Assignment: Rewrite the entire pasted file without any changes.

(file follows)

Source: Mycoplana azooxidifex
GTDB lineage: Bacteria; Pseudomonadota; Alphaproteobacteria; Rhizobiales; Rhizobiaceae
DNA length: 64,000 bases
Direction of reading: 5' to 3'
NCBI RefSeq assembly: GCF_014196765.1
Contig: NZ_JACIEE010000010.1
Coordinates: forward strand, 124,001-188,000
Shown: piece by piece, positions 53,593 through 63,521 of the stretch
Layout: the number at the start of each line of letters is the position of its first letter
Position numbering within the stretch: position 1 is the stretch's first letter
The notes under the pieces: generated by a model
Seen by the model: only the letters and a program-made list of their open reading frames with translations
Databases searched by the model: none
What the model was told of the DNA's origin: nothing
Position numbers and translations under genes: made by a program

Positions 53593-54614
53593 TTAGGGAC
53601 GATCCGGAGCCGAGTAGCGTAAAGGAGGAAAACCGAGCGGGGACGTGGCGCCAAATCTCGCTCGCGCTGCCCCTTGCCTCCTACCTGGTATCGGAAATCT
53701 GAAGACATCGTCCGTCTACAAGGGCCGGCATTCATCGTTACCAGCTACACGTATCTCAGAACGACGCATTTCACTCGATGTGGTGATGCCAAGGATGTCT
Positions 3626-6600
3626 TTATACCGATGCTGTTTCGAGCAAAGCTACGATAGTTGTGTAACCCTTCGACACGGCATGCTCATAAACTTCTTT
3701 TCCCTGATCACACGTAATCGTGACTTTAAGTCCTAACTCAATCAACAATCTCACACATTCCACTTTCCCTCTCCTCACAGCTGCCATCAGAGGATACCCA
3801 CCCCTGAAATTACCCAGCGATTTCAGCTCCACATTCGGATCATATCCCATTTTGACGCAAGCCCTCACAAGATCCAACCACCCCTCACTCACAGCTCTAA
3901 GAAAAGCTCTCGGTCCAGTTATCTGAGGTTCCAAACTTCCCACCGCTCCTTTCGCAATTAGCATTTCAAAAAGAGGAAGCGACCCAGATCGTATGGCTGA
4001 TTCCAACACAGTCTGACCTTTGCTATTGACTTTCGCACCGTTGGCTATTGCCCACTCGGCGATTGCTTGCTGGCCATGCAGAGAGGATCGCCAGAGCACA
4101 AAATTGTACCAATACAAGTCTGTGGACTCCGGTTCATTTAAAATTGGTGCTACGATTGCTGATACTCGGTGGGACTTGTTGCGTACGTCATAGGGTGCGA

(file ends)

Source: Mycoplana azooxidifex
GTDB lineage: Bacteria; Pseudomonadota; Alphaproteobacteria; Rhizobiales; Rhizobiaceae
DNA length: 64,000 bases
Direction of reading: 5' to 3'
NCBI RefSeq assembly: GCF_014196765.1
Contig: NZ_JACIEE010000010.1
Coordinates: forward strand, 124,001-188,000
Shown: piece by piece, positions 53,593 through 63,521 of the stretch
Layout: the number at the start of each line of letters is the position of its first letter
Position numbering within the stretch: position 1 is the stretch's first letter
The notes under the pieces: generated by a model
Seen by the model: only the letters and a program-made list of their open reading frames with translations
Databases searched by the model: none
What the model was told of the DNA's origin: nothing
Position numbers and translations under genes: made by a program

Positions 53593-54614
53593 TTAGGGAC
53601 GATCCGGAGCCGAGTAGCGTAAAGGAGGAAAACCGAGCGGGGACGTGGCGCCAAATCTCGCTCGCGCTGCCCCTTGCCTCCTACCTGGTATCGGAAATCT
53701 GAAGACATCGTCCGTCTACAAGGGCCGGCATTCATCGTTACCAGCTACACGTATCTCAGAACGACGCATTTCACTCGATGTGGTGATGCCAAGGATGTCT
Positions 3626-6600
3626 TTATACCGATGCTGTTTCGAGCAAAGCTACGATAGTTGTGTAACCCTTCGACACGGCATGCTCATAAACTTCTTT
3701 TCCCTGATCACACGTAATCGTGACTTTAAGTCCTAACTCAATCAACAATCTCACACATTCCACTTTCCCTCTCCTCACAGCTGCCATCAGAGGATACCCA
3801 CCCCTGAAATTACCCAGCGATTTCAGCTCCACATTCGGATCATATCCCATTTTGACGCAAGCCCTCACAAGATCCAACCACCCCTCACTCACAGCTCTAA
3901 GAAAAGCTCTCGGTCCAGTTATCTGAGGTTCCAAACTTCCCACCGCTCCTTTCGCAATTAGCATTTCAAAAAGAGGAAGCGACCCAGATCGTATGGCTGA
4001 TTCCAACACAGTCTGACCTTTGCTATTGACTTTCGCACCGTTGGCTATTGCCCACTCGGCGATTGCTTGCTGGCCATGCAGAGAGGATCGCCAGAGCACA
4101 AAATTGTACCAATACAAGTCTGTGGACTCCGGTTCATTTAAAATTGGTGCTACGATTGCTGATACTCGGTGGGACTTGTTGCGTACGTCATAGGGTGCGA